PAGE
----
Thursday, June 3, 2010


Computer programmers need to realize that just because something runs great on a dual-processor mega megahertz machine with a terrabite or so of memory doesn't mean it will run just as well on the average three or four year old PoS. The reason I say this is because with every new version or upgrade of just about any type of program these days comes a corresponding increase in the amount of lag that users have to put up with when using that program. I used to think this was limited to game developers, who naturally would prefer to have state of the art equipment to test their new ideas on, but now I am seeing the same phenomenon happening with other types of programs as well, such as client-server database software. And before someone says that it's all part of a continuum that drives consumers to upgrade their hardware I need to mention that, in non-game applications, it's usually an employer that owns the hardware and some poor employee that's stuck dealing with all the lag, usually with the boss breathing down their neck wanting to know what's taking so long and saying things like: "This is brand new software. You should be able to do the job in half the time it took with the old stuff."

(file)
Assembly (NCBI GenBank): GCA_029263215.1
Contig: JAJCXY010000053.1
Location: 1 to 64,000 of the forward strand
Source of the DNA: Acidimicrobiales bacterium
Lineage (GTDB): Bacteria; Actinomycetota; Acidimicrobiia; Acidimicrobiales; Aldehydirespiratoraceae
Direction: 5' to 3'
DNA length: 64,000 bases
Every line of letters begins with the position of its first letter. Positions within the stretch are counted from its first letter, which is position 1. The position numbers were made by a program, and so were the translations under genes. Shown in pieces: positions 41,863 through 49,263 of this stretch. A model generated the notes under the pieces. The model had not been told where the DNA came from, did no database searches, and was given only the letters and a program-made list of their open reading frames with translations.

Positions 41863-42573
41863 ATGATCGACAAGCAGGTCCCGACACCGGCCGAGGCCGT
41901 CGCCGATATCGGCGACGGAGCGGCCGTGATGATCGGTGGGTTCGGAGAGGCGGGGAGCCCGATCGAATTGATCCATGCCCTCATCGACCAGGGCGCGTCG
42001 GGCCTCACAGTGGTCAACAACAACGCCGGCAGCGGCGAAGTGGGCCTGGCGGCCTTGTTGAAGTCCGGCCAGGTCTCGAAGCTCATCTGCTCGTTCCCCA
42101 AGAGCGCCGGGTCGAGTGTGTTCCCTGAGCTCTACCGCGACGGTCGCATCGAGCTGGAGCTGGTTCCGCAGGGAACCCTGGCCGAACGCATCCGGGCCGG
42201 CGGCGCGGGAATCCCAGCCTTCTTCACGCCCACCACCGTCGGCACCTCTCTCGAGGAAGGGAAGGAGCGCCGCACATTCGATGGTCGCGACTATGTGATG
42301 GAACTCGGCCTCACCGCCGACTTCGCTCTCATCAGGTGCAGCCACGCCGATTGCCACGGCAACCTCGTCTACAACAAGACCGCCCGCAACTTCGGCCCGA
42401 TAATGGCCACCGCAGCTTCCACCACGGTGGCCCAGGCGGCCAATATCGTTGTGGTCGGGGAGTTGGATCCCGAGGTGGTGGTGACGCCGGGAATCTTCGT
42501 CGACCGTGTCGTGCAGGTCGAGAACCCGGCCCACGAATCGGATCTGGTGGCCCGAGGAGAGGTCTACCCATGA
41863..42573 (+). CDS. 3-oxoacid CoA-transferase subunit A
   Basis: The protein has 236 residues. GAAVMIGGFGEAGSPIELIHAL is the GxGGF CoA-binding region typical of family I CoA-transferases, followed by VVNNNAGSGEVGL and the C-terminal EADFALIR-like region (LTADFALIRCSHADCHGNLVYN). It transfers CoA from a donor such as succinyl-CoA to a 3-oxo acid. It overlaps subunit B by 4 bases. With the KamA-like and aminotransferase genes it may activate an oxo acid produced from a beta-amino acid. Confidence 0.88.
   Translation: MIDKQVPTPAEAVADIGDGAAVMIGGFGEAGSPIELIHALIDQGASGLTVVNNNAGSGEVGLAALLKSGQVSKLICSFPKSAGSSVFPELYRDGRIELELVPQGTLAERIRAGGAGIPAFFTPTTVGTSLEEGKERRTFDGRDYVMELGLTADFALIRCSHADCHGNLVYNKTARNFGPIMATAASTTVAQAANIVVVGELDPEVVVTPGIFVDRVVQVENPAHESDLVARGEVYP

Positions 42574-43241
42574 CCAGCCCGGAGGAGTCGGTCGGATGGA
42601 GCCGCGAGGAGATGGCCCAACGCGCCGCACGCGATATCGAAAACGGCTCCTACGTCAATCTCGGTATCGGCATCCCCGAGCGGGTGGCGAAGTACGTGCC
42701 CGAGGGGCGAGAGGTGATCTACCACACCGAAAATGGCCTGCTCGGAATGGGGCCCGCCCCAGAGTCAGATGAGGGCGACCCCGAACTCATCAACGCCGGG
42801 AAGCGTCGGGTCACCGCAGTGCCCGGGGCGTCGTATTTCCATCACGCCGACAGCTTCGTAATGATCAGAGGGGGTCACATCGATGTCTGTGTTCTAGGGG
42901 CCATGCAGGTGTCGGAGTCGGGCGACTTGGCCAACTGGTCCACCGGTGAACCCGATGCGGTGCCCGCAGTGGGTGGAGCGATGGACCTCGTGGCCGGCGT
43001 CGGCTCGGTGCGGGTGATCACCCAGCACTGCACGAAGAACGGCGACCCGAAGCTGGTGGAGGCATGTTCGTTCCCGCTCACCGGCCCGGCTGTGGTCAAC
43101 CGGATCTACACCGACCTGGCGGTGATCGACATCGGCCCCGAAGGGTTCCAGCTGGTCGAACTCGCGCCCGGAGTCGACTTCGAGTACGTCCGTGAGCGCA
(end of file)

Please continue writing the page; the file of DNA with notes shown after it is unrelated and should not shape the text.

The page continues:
I am becoming more and more convinced that computer programmers should be restricted in the type of hardware they are allowed to use when developing software, or at least be made to give it a test run on substandard (hell, I'd settle for standard) equipment before turning it loose on an unsuspecting public. Frank Zappa, according to legend, used to play every mixdown he made through cheap little three inch speakers just to see if all the complicated stuff he was putting in would be heard by the low-end listener or if it would instead be an unlistenable mush. The result was a series of recordings that not only sounded halfway decent played through a cheap system, but sounded great through a more expensive one as well. Is it too much to ask programmers to make sure their "upgrades" actually improve performance when used on the same machines that ran the previous version rather than decrease it?

Just askin'.

1 comment:

  1. Just me, testing the system. You can ignore this comment if you want.